Student Plans

Today, I was finalising the November issue of the College’s CPD magazine on target setting (see previous versions on assessment and high expectations) and I had one of my little brainwaves… or brain fidgets at the very least!

To say that I wasn’t inspired by @TeacherToolkit ‘s wonderful 5 min plan series at this point, would be a total lie, so I won’t go there! Thank you for the inspiration Ross!

I have always placed target setting in the hands of the students as I’ve seen little point in me handing them a directive; they are far more likely to be motivated if it is led by their own needs. In addition to this, target writing can prove a useful measure of assessing how far students have understood the requirements of the unit and feedback received to date. If a student creates a target that doesn’t match any of the feedback you’ve given them, you know that work needs to be done on reviewing feedback… and so on.

Along with improving target setting, I have wanted to explore accountability much more this year. In the last couple of weeks, I’ve seen a real drop in homework submission. It’s becoming a problem I don’t want to battle with anymore, so I will instead tackle it.

Plan A was to change homework so that it becomes a more fun and memorable process, but also contains the level of learning and activity I want from them. I stumbled across Homeworkopoly and have set up a board. It will be installed in my classroom next week, along with some chance cards made from risk cards that @englishlulu has created (I love being a magpie, me!) Most weeks, students will complete whatever homework they land on. Some weeks, I will select a piece of homework for them, based on current targets in their work. This approach should lead to something a little more personalised too. I shall share more, including all of my street names and activities next week!

Plan B is to use a homework plan. I always set homework in the last of our three lessons of the week so students will now be given a review sheet each to reflect on homework just completed and homework they will need to complete for the following week. I hope that more time given in the lesson to plan the process will a) help them to remember it, b) place more importance on its completion and c) generate more accountability.

I have created a document for my personal tutees to plan for a tutorial.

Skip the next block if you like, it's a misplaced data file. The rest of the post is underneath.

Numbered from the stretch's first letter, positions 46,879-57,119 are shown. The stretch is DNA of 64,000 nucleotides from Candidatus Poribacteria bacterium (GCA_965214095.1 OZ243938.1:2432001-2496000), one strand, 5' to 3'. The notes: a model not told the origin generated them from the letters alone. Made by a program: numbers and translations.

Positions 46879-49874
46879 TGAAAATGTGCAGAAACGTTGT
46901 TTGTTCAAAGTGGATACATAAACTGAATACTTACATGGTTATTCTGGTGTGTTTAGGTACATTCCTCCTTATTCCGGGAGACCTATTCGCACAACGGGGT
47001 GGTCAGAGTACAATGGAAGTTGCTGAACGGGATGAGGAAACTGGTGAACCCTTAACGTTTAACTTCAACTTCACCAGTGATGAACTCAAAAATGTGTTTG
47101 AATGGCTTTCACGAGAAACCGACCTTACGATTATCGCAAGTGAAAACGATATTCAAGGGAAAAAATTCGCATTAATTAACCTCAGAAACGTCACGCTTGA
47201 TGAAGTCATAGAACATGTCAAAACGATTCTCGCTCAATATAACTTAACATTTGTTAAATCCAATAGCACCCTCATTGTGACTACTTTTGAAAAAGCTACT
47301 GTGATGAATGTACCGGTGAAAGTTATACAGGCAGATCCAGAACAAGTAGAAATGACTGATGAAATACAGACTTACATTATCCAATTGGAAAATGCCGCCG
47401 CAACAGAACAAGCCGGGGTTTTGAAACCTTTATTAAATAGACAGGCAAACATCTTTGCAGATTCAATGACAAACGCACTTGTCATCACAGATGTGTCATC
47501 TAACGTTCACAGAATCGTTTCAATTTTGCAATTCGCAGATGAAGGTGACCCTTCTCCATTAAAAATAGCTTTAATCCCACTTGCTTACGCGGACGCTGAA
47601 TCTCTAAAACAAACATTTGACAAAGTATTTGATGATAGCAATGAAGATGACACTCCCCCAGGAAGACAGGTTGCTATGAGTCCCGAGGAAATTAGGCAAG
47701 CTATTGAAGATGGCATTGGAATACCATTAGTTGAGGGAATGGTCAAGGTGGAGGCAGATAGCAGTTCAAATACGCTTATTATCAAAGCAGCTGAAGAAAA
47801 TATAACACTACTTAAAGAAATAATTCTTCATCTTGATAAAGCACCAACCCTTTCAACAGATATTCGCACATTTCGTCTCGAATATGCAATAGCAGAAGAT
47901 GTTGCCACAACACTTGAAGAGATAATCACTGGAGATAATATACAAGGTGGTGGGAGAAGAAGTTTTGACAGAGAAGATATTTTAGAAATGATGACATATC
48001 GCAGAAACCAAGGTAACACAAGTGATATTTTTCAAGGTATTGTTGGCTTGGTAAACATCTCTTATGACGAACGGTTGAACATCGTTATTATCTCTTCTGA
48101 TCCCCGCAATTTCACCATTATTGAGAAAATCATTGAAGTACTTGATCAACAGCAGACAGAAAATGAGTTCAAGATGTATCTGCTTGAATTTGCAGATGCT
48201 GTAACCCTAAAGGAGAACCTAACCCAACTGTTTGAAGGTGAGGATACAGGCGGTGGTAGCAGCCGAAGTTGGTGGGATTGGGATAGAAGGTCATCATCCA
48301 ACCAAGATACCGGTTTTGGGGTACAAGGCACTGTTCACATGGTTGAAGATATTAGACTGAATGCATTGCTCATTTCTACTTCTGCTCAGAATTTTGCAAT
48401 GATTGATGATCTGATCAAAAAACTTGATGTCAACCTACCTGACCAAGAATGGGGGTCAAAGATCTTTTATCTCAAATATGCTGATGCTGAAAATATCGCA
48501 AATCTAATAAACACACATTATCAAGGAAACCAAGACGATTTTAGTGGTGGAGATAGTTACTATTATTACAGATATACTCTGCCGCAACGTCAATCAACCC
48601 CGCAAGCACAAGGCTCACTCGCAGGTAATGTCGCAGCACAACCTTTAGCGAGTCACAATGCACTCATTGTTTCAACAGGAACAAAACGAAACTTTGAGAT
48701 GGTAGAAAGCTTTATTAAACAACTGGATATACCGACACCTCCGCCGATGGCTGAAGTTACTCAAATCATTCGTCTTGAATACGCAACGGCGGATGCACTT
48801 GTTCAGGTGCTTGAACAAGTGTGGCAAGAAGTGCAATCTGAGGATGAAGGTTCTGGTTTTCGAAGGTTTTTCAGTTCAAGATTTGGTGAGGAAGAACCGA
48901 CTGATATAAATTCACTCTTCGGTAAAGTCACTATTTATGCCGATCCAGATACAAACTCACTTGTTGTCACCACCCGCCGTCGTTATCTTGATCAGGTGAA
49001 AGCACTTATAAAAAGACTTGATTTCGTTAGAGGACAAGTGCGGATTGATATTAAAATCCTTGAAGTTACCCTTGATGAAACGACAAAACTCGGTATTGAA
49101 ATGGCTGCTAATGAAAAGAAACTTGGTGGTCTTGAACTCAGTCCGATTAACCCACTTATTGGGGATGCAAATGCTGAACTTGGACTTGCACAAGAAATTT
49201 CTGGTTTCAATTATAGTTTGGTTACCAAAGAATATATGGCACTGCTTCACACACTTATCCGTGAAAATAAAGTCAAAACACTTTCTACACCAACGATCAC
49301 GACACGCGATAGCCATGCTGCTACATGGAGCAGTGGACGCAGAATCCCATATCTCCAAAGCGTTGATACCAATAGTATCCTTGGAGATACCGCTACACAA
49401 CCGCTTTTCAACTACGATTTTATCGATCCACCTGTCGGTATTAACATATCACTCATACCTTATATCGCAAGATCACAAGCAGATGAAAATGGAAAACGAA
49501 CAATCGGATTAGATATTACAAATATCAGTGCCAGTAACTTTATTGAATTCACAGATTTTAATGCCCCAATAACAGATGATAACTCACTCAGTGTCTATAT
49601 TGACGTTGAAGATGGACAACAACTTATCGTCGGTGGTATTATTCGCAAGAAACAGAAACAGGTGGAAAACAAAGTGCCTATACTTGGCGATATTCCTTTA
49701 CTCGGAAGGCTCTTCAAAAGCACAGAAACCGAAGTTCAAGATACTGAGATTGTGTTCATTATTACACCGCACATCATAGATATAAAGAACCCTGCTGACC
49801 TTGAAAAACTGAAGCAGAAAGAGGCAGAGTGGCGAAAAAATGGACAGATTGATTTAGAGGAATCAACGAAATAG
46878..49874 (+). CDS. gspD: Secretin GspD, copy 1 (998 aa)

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One for my English classes to plan target setting.

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One for my English students to plan their homework. 

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Please let me know your thoughts. These are in their early stages and it’d be great to get further suggestions. If you would like editable versions, just comment below or contact me via Twitter @hannahtyreman

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4 Responses

  1. After many years battling homework issues, I came to your similar conclusion that students need to see a point in homework, and it needs to fit their needs. Where possible, I set homework as a separate activity to classwork so that it is building on different skills and knowledge. For example, my Year 10 English class will do a range of character activities as homework while we focus on writing an essay in class. I’ve found grids based on Blooms Taxonomy or Learning Styles with lots of student choice are more successful than directives. I really like the homework plans you’ve created! I hope they work in reducing your backload.

  2. I am working on creating home works which lead inexorably to the learning in the subsequent lesson ie introductions of new information in order to both save time in the lesson and make home works more meaningful. Google forms is quite useful for this, especially with the video insert facility

    1. I’d love to see what progress you have with this. I’ve become frustrated on a number of occasions when student haven’t done the task as the lesson then has to be adjusted for those few/ many. They seem to have responded better to longer term projects online/ via presentations etc. I have been using Google forms in addition to videos- I didn’t know you could insert a video straight in?! How is this possible?

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